Does this scenario sound familiar?
* Workers toil for rock-bottom wages, putting in long hours and sometimes not getting paid at all.
* Health insurance is minimal or non-existent.
* Workers’ rights are repressed, unions are banned and workers who speak up are ostracized, punished or fired.
* Other workers–outside the entity involved–get hurt, because its size and market power are so large it can dictate terms not just to its workers, but to suppliers and competitors–who must “race to the bottom” to match it, or go out of business.
If that sounds familiar, it should. Those are conditions workers face at Wal-Mart, the largest U.S. employer.
Wal-Mart’s 1 million workers toil in that environment. The firm is so large that it can force its competitors to try to match its inhumane work setting, as the recent Southern California grocery lockout showed.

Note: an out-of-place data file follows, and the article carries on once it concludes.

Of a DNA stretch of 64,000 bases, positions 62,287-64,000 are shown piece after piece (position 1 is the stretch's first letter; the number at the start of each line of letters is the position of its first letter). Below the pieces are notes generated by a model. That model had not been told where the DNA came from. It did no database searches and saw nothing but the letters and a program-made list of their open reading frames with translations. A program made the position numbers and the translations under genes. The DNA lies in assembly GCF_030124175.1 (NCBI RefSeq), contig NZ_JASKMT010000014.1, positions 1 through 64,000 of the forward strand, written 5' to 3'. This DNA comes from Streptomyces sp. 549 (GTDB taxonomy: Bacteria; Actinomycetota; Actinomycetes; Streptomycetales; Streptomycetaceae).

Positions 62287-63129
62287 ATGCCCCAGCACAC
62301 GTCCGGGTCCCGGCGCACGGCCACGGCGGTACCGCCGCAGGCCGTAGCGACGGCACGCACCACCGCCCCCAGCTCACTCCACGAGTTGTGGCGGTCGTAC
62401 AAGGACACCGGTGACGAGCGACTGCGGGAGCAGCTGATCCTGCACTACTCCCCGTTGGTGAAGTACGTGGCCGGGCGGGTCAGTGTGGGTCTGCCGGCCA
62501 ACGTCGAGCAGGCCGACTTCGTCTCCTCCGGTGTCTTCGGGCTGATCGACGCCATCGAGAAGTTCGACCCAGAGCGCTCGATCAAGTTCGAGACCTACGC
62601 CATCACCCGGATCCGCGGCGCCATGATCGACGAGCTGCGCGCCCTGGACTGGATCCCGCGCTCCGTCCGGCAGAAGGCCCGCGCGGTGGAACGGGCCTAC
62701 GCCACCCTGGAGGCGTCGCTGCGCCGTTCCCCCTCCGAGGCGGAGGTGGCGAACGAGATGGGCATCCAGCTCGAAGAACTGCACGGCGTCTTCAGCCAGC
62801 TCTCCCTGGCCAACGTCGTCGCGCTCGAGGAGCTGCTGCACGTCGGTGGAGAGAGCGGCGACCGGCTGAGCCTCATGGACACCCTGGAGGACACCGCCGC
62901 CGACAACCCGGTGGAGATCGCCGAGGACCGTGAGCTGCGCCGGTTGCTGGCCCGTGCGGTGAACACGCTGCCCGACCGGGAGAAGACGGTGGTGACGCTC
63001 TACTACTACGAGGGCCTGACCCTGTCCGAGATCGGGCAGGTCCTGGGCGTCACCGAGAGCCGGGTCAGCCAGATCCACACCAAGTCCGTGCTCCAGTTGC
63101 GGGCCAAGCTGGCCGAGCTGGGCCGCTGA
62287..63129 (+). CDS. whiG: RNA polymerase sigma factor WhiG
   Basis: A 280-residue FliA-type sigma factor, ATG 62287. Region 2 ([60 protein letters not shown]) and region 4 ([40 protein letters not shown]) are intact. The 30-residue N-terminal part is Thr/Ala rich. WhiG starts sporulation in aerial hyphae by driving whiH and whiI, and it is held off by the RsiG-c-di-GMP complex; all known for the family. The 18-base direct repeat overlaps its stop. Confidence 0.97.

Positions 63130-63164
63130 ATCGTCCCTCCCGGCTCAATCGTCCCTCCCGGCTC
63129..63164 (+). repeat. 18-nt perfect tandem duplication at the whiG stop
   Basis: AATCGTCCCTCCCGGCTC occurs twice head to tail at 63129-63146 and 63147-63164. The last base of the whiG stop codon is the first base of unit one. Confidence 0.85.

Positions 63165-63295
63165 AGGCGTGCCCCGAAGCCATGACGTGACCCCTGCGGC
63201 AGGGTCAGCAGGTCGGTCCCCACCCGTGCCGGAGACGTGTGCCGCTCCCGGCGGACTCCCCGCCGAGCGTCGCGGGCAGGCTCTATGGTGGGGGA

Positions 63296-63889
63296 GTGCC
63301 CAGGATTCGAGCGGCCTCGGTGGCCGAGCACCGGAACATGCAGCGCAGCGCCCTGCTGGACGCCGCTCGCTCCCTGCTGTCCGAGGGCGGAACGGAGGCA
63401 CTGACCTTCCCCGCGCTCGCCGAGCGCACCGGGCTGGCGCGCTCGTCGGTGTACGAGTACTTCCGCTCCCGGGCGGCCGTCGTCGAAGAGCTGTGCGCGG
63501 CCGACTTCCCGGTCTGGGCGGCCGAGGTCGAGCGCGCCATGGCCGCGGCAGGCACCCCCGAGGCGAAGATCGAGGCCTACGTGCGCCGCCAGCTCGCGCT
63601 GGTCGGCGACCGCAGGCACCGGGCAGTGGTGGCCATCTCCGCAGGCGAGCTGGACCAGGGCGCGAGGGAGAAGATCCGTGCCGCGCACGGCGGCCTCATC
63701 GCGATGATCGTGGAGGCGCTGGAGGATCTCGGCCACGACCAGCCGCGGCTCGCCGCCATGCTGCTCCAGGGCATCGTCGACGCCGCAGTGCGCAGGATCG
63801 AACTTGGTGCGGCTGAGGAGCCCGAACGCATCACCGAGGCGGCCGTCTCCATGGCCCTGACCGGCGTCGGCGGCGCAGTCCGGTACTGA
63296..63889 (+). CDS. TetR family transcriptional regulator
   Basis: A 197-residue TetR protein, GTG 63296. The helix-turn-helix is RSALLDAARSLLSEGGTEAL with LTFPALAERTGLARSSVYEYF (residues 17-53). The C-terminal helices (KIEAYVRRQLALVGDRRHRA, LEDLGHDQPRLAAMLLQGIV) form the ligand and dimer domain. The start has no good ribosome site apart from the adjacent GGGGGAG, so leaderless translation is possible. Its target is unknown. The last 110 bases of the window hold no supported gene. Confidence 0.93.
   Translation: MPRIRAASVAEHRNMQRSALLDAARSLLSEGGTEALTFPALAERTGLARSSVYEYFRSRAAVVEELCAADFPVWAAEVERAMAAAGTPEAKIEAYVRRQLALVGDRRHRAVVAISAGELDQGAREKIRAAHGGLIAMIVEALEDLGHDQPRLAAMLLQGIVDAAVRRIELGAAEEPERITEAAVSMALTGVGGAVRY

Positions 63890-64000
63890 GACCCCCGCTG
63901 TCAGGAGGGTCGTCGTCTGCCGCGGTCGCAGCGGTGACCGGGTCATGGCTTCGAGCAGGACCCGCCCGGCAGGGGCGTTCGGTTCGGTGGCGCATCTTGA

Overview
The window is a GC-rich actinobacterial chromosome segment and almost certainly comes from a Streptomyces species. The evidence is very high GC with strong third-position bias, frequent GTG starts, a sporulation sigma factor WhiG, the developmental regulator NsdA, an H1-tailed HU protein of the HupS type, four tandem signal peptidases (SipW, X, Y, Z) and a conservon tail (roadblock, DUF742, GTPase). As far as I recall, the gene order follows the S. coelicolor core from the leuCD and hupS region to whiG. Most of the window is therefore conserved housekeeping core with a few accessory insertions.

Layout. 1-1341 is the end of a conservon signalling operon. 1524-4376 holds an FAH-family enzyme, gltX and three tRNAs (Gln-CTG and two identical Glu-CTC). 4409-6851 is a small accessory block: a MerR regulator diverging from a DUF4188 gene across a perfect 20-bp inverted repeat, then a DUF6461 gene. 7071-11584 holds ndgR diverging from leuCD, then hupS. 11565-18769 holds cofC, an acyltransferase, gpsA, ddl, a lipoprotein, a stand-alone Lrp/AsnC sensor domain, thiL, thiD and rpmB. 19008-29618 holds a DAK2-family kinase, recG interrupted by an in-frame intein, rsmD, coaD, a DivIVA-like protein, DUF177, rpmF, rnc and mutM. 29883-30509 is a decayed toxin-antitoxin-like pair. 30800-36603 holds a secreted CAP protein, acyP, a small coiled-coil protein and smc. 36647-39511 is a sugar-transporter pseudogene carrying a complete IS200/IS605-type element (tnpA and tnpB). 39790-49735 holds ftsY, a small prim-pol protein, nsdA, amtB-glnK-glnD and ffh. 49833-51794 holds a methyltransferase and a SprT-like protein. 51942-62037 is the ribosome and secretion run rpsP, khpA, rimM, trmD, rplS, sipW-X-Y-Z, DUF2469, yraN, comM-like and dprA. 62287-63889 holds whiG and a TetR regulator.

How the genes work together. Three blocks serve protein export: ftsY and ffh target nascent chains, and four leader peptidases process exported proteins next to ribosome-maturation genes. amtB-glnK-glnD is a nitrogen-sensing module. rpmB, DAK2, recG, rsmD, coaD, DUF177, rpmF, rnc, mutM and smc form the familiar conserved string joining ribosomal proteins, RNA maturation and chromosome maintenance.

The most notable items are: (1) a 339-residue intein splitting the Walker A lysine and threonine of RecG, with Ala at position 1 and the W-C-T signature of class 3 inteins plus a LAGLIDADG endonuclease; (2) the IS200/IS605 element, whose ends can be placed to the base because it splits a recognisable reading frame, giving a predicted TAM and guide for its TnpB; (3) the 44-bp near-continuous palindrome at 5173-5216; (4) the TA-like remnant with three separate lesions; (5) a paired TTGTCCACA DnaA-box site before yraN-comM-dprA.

Remember, the chains locked out 70,000 unionized workers because they wouldn’t accept wage and health benefit cuts the grocers claimed they needed to stay competitive with Wal-Mart.
But Wal-Mart is a small version of a much larger identical threat: China. The trade case that the AFL-CIO filed against the Chinese shows that. And the pro-China, pro-Wal-Mart Bush regime must decide whether to be with workers or against them.
Just listen to Wei Jinsheng, an émigré electrician, about what hundreds of millions of workers suffer in China’s “free enterprise” economic system, geared to attracting Western companies who want to exploit Chinese labor:
“Chinese workers’ lives are miserable and their salaries have been pushed to the bottom of the line,” he said through an interpreter. “According to the information we obtained from China directly, the situation could be even worse” than the AFL-CIO presented.